Nigeria has slipped into recession for the first time in more than two decades as growth in Africa’s top oil producer shrank for the second consecutive quarter.
The economy contracted 2.1 per cent in the three months to the end of June, worse than analysts expected, while inflation hit an 11-year high of 17.1 per cent, underlining the depth of the west African nation’s crisis.
“What strikes me is the breadth of sectors where things have gone terribly wrong,” said John Ashbourne, Africa economist at Capital Economics, citing contractions in construction, manufacturing and trade. “Across the board, it is popping up red. This is a wake-up sign that a lot of the non-oil sector policies, like foreign exchange controls, have not worked.”
Nigeria, which depends on petrodollars for 70 per cent of state revenues and 90 per cent of export earnings, has been battered by the slump in oil prices. The economy shrank 0.4 per cent in the first three months of the year and the International Monetary Fund is forecasting that growth in 2016 will contract 1.8 per cent.
The crisis is heaping pressure on President Muhammadu Buhari, who took office last year. His government is also grappling with a severe foreign currency shortage and a fresh bout of militant attacks in the oil-producing Delta that have hit crude output.
It has pledged to revive the economy through heavy spending on infrastructure, but the revenue squeeze caused by low oil output is hindering Mr Buhari’s plans.
“The hole is much deeper than we thought so the struggle to get out of it is going to be much more difficult,” said Bismarck Rewane, chief executive of Financial Derivatives, a Lagos consultancy. “The major issues are how to get back to growth and reduce unemployment urgently.”
The negative impact of the oil industry’s woes has become increasingly evident on inflation, employment and foreign investor sentiment. In the second quarter, non-oil growth contracted 0.4 per cent with manufacturing shrinking 3.4 per cent.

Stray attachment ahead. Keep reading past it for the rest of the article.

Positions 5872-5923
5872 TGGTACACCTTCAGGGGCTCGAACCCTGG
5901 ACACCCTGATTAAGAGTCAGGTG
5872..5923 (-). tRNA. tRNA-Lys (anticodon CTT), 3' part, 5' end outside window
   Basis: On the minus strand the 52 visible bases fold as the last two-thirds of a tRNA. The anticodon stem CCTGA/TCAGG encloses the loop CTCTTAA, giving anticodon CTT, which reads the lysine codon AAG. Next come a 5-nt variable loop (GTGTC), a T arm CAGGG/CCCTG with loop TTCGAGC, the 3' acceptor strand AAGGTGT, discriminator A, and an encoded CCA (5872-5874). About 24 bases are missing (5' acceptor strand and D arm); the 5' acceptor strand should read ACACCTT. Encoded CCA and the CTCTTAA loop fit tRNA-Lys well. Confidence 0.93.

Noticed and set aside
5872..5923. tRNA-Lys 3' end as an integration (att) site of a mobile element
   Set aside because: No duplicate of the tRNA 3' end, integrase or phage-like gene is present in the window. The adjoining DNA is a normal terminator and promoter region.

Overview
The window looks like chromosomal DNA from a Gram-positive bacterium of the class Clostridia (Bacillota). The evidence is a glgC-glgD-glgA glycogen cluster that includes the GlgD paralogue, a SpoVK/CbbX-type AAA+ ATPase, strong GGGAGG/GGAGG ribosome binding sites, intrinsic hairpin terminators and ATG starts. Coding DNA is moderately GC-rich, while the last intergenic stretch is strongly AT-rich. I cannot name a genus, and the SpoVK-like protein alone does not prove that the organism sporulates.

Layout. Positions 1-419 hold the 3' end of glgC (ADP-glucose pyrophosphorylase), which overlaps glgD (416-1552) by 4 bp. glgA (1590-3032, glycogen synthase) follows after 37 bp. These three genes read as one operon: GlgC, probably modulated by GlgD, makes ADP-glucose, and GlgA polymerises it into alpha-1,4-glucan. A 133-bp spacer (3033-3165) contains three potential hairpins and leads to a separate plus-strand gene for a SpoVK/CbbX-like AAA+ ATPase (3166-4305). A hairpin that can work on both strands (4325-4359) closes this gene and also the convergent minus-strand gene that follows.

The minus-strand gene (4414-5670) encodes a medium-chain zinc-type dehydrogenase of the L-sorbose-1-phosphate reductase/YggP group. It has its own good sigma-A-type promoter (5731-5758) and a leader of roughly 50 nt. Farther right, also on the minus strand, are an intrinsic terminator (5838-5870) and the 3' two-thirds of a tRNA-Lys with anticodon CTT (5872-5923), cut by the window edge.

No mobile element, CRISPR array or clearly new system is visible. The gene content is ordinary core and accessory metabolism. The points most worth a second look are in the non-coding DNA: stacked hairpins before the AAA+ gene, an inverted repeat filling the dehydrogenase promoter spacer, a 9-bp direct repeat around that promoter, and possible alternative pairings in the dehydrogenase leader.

The continent’s most populous nation was one of the world’s fastest growing economies during the oil boom, but Mr Buhari said this month that Nigeria “suddenly appears to be a poor country.”
The vice-president’s office said in a statement that the latest growth figures confirmed a “temporary decline”, but added that there were indications economic activity could pick up in the second half of the year.
Critics accuse the government of aggravating the country’s problems with accusations that it reacted too slowly to the crisis and that it has pursued policies that have deepened the turmoil.
The central bank’s decisions to restrict access to dollars for certain imports and not allow a flexible exchange rate for the naira have been blamed for stymieing businesses and investment, while pushing up prices of everything from fuel to rice and soap.
In the official market, the naira is trading below N300 to the dollar, having lost more than 40 per cent of its value since its peg was lifted in June, but on the black market the currency is far weaker — it has been trading at below N400 to the dollar this week.
The central bank increased the main interest rate by 200 basis points last month in an attempt to combat inflation, but it rose for the ninth consecutive month in July.
Razia Khan, chief Africa economist at Standard Chartered, said she expected a further rate increase at the next monetary policy meeting in September.
She said the weakness of the naira had boosted the government’s ability to make its payments to state administrations.
“Implementation of the budget will also help,” Ms Khan added. “The question is whether these factors alone will drive sufficient momentum for a recovery in the second half of the year. With banks unlikely to be driving lending growth much higher, recovery could be more drawn out.”
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